4th of July, Acuff-Rose, Bobby Bare, Chet Atkins, David Allan Coe, Eric Church, Gretchen Wilson, Hillbilly Central, Honky Tonk Heroes, Johnny Cash, Johnny Paycheck, Josh Thompson, Kris Kristofferson, Neil Reshen, Outlaw, Streets of Baltimore, Studio B, Sunday Morning Coming Down, Tompall Glaser, Wanted The Outlaws, Waylon Jenniongs, Willie Nelson
The sheer speed at which American pop country is devolving before our very eyes can only be described as “awesome.” It is the evolutionary equivalent of if we could witness a species of apes evolve into a new race of humans in the length of a football season. As the creatively bankrupt boardrooms of Music […]
Remember back when Taylor Swift won the CMA for Entertainer of the Year? We thought it couldn’t get worse for country music. There was a lot of surmising of where country music might go next after that win. Would there be a traditionalist backlash? Would country become even more pop oriented to try to mimic […]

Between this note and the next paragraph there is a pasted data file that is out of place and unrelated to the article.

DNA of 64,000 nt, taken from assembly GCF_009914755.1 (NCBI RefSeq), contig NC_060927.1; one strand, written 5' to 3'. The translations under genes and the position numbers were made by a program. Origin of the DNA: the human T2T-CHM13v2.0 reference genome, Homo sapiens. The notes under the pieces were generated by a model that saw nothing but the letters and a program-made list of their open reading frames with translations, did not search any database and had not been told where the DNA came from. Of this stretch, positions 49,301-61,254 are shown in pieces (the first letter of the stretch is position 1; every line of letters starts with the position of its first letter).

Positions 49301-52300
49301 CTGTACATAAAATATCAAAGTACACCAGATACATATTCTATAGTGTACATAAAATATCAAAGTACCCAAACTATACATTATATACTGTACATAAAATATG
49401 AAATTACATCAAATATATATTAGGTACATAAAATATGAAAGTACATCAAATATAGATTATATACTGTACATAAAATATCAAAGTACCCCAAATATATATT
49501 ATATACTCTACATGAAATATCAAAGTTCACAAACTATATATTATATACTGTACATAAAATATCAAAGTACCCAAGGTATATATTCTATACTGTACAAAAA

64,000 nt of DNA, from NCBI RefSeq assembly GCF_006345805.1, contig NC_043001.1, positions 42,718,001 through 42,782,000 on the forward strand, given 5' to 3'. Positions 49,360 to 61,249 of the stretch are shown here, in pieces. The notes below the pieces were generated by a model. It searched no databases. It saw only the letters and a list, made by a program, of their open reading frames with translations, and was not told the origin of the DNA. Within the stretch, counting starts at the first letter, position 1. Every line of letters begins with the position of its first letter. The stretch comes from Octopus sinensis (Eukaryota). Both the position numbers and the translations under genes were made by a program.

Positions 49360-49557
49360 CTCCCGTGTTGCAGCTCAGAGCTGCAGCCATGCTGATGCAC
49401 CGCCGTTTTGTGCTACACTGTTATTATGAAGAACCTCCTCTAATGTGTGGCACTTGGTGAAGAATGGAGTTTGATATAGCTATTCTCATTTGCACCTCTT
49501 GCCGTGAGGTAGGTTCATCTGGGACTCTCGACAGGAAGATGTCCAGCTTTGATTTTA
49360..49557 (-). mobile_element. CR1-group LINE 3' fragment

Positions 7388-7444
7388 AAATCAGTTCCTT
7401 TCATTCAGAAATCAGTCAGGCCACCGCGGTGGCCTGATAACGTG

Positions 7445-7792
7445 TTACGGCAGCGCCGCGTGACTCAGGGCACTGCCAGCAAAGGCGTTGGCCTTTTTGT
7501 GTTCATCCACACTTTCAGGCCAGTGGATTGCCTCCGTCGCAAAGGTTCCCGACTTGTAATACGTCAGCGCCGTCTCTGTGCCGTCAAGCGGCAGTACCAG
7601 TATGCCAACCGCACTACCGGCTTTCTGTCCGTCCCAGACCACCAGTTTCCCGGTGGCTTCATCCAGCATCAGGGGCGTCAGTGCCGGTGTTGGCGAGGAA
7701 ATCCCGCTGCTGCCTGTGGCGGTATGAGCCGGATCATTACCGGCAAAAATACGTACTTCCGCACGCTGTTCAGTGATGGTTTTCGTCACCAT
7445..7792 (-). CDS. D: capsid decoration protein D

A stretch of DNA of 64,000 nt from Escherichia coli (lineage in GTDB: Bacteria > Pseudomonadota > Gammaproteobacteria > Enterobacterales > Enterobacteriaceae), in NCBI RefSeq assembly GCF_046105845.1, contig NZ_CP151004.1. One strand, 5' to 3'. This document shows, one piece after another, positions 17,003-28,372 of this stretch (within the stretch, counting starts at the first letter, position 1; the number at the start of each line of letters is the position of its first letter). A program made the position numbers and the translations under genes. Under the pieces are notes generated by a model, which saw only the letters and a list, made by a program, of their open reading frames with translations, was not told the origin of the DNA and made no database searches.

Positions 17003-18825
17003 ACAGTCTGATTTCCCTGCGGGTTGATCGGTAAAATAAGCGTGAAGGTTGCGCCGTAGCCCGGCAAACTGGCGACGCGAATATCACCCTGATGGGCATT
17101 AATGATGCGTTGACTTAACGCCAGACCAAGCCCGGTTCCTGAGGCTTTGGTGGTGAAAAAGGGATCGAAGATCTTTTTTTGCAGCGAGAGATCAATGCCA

There is a war going on right now for the heart of country music my friends, and we just had a salvo shot right into our belly. I would love to be sitting here writing about one of the countless original, highly-talented bands out there that Music Row won’t even let sniff it’s panties, but […]
I’ve had a working theory for a while that 75% of what you hear on mainstream country radio today can be traced back to a small handfull of songs by Bob Seger and The Black Crowes. Darn near 1/3 of them can be traced back to Seger’s “Night Moves” alone. Well it might be time […]
Album, Beer on the Table, Bob Seger, copyright, Gretchen Wilson, I Got Your Country Right Here, Jealous Again, John Rich, Josh Thompson, Lawsuit, new release, Rascal Flatts, Sony BMG, Taylor Swift, The Black Crowes, Work Hard Play Harder